Cassidy Williams, director of developer experience
Netlify’s developer experience engineering organization combines engineering with developer advocacy and documentation. Because we’re focused on developer experience, most of our planning is driven by engineering trends and research. It also involves a lot of cross-team collaboration.
We work with the UX research team to improve customer pain points through code and documentation, including developing plugins, authoring blog posts, and creating online courses. We also work with product teams to build on new ideas. For example, my team helped launch the collaborative deploy previews feature through tutorials, videos, and social posts, as well as trying out new features ahead of launch. Finally, we work with external developers to identify the demos, content, and features that would be most valuable to them. That’s led to building tools like the free, open-source learning platform Jamstack Explorers and launching our team podcast, Remotely Interesting.
Between content rotations, partnerships between engineers and technical writers, and regular “mob programming” sessions (in which we all code together on a project), our plans are usually executed quickly—within a three-month period at most. Because tech moves fast and outside forces dictate much of our roadmap, we have to be ready to pivot.
We have overarching goals that span a longer time period—improving how our customers can scale, for instance—but the plans to hit those goals cover much shorter periods. For example, our team had a goal of improving e-commerce experiences on Netlify in a two- to three-month period. So when Shopify released its expanded Storefront API, we built several framework examples and wrote tutorials, blog posts, and social content for it. Now, our e-commerce customers have a broader suite of resources to use when building their websites. These shorter goal periods keep our team agile, responsive to change, and continually learning.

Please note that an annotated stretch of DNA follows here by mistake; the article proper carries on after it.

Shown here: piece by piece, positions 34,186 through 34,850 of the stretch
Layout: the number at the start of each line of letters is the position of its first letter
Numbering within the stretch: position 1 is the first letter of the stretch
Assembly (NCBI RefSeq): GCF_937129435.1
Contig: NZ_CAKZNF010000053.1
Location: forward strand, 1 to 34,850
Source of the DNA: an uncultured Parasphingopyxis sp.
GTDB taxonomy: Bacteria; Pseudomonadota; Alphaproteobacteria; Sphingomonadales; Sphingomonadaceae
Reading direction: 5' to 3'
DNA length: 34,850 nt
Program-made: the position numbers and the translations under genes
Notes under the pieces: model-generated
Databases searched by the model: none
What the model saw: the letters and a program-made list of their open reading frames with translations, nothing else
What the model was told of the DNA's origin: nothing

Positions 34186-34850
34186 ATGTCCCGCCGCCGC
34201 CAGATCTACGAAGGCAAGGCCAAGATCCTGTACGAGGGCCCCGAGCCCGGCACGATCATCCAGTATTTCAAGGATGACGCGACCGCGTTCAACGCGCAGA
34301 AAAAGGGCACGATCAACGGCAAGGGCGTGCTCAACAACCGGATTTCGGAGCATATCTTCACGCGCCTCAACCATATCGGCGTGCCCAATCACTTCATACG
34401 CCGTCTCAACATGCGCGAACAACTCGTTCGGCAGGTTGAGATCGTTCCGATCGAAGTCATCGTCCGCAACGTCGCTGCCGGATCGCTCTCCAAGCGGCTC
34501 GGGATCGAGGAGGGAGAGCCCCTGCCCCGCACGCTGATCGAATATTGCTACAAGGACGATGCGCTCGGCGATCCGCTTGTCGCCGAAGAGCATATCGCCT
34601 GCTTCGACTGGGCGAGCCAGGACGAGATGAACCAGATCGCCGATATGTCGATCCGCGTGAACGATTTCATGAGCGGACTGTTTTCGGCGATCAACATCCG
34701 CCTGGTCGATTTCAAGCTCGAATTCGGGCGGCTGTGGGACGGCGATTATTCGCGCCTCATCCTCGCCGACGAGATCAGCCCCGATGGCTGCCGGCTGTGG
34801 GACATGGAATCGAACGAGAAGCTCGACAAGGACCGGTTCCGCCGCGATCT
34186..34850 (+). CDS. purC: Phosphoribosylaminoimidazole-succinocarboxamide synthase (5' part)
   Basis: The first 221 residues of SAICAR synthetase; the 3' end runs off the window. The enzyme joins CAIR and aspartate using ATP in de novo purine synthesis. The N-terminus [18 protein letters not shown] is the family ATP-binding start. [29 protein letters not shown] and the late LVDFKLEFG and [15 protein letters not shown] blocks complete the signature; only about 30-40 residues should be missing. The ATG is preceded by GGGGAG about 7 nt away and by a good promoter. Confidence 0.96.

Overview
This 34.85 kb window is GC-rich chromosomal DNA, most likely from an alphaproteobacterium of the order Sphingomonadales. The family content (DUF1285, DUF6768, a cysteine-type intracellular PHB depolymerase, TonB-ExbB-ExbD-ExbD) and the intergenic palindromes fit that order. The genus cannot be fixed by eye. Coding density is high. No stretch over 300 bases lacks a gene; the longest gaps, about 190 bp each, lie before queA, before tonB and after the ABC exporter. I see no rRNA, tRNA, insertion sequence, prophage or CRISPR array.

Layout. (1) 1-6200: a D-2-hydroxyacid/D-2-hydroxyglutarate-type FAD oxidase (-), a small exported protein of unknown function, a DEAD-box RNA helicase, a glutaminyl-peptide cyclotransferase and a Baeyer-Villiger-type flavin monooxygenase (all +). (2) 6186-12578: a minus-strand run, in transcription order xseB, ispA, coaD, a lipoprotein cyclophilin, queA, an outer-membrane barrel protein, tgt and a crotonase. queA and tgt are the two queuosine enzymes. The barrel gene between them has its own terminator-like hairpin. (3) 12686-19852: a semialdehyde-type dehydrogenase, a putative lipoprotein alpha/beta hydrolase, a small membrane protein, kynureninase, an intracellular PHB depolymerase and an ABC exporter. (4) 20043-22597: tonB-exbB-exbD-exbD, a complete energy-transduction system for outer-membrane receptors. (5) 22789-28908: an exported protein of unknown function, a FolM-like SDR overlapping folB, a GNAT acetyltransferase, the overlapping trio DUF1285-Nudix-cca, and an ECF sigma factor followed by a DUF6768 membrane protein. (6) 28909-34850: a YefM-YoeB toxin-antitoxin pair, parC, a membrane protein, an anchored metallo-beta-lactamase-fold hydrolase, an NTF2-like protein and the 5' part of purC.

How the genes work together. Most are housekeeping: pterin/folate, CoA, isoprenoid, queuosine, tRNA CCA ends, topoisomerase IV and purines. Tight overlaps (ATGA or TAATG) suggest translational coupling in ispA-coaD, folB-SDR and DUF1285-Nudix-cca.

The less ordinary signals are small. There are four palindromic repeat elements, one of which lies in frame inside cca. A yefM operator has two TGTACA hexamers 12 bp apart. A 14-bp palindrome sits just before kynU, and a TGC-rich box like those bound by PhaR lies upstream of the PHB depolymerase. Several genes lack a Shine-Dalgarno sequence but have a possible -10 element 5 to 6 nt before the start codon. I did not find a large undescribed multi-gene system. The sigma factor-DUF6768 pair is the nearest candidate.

Michael Manapat, head of engineering
Over the last 18 months, Notion’s engineering team has grown from 12 people to 50. As a result, our planning process has had to evolve quickly.
Our first attempt at planning consisted of assembling a list of engineering ships for the next quarter. But with each iteration of the process, we’ve extended the time horizon we plan for and the strategic coherence of our plans. The beginning of 2021 was the first time we articulated an 18-month product strategy. Using that strategy as context, we plan for six-month cycles, with engineering teams formulating project details and success criteria for themselves.
Clarity brings focus and energy, which drives better execution.
While we remain engineering-driven, we’ve put greater emphasis on cross-functional planning as the company has grown. Working with marketing, sales, customer success, and other user-facing teams requires more iteration, discussion, and prioritization throughout the planning process. We go through multiple rounds of iteration on each team’s plans until they converge. From an org structure standpoint, we want engineering to be at least 40 percent of the company so there’s bandwidth to support all of our go-to-market efforts.